Coin types


Here you can see examples   of 16 different types of Norwegian coins through 1000 years. 

It is not possible to categorise the large variety of coin types with a single formula. The main function of the coin's motif is to provide information about the identity of the coin, that is its issuing authority, the place of issue and its value. For coins intended for local circulation, people needed to be able to distinguish new coin motifs from older issues and from those of neighbouring states. Coins for international trade had to be provided with exact and detailed information. Different production methods could also form the basis of separate coin types. The most typical example is the bracteates from the Middle Ages that is clearly distinguished by its thin blanks and single-sided design. 

 A number of considerations have motivated the design of different coin types. These include: 

The coin as an official object representing a value guaranteed by the issuing authority or the state. Portraits and heraldic symbols (national coat of arms, the state lion, family coat of arms) were therefore the most common motifs on coins. Coins often acted as instruments of propaganda for the state.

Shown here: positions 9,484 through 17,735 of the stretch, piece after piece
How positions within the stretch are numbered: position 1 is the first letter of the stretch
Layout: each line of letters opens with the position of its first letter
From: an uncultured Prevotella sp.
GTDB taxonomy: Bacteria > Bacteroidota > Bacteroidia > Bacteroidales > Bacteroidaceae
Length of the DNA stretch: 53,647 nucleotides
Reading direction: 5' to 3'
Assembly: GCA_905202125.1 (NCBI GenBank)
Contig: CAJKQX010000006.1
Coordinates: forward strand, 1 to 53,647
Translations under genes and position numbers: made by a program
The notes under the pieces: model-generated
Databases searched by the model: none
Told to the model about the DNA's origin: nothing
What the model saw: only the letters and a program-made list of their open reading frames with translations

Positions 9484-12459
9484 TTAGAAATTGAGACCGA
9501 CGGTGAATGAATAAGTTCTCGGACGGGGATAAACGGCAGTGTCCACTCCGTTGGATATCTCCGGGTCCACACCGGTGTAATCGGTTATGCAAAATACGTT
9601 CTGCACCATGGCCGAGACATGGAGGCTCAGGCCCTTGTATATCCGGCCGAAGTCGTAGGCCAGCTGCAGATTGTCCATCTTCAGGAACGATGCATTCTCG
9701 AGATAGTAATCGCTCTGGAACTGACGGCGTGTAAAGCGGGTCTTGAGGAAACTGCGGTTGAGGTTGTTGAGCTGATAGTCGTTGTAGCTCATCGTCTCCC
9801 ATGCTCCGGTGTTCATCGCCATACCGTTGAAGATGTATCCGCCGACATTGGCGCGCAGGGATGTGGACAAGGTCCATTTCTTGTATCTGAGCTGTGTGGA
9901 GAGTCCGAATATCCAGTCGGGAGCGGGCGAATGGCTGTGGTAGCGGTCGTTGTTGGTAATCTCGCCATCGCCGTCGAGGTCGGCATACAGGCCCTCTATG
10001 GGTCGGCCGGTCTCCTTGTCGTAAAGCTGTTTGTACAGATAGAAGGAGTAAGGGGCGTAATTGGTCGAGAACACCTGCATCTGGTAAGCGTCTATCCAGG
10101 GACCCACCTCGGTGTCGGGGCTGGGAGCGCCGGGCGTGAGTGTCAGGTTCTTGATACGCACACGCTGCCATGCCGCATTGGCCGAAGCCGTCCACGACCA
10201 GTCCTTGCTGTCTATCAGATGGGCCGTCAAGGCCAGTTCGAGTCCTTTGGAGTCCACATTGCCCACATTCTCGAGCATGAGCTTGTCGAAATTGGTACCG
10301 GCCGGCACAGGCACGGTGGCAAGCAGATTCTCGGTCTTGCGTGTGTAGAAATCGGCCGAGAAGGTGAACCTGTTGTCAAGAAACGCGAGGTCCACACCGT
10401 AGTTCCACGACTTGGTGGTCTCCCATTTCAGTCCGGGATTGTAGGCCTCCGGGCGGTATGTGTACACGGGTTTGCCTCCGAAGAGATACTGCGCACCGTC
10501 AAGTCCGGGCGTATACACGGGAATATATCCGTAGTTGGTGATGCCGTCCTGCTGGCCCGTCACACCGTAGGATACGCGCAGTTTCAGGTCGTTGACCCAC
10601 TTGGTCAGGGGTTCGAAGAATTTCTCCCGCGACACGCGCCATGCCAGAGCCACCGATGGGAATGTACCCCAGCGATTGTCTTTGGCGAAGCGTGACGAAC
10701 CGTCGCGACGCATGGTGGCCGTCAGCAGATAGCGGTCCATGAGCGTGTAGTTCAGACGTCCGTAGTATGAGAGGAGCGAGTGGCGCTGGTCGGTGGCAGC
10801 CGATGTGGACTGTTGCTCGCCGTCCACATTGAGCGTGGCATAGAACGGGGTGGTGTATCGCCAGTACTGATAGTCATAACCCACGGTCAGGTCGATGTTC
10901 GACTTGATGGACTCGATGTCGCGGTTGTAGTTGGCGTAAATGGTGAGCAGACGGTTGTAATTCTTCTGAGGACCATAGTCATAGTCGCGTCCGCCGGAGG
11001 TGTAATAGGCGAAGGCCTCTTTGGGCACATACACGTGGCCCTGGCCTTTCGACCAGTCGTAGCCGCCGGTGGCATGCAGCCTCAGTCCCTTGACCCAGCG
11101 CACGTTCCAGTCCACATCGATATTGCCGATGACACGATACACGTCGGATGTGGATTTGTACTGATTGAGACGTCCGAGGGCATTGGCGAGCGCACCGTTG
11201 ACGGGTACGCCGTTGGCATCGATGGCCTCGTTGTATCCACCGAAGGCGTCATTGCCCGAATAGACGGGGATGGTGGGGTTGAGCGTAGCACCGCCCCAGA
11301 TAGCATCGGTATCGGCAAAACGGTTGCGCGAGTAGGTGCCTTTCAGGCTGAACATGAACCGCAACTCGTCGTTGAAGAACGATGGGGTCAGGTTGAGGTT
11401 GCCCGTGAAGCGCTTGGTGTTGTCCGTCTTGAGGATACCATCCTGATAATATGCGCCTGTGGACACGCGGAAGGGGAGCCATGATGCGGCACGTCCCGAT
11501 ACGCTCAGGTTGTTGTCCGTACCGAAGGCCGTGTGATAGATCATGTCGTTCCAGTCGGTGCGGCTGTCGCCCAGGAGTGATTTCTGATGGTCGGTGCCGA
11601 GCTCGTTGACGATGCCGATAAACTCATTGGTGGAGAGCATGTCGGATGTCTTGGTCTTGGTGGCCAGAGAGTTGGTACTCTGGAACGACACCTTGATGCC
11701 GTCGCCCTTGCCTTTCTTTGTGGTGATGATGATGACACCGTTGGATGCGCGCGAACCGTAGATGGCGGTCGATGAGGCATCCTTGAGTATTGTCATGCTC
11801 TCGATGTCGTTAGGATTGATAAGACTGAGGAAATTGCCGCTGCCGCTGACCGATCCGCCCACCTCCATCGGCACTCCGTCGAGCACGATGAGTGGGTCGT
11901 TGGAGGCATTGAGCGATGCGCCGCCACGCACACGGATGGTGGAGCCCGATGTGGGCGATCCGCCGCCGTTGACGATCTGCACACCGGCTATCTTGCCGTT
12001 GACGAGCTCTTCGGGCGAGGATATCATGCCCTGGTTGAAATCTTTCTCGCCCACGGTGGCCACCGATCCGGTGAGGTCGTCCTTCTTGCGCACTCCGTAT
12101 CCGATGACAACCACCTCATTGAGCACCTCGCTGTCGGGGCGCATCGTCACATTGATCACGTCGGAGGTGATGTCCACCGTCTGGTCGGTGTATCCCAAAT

Imitations of recognised foreign coins. In the Viking Age and the Middle Ages, issuing authorities were often inspired by foreign coins when designing their own.
Various secondary symbols, initials and marks were used to allow the issuing authorities more efficient control of their standards being met with regard to weight and fineness.
The aesthetic aspect. Beautiful objects have always been valued. All epochs in numismatic history offer examples of coins with great artistic merit.
Inscriptions. The purpose of inscriptions is primarily to inform the users of the identity of the issuing authority, the place of issue, the coin's value, and the area in which it is legal tender.
Coining methods. Different production methods can give rise to separate categories of coins such as, for example, bracteates and klippen.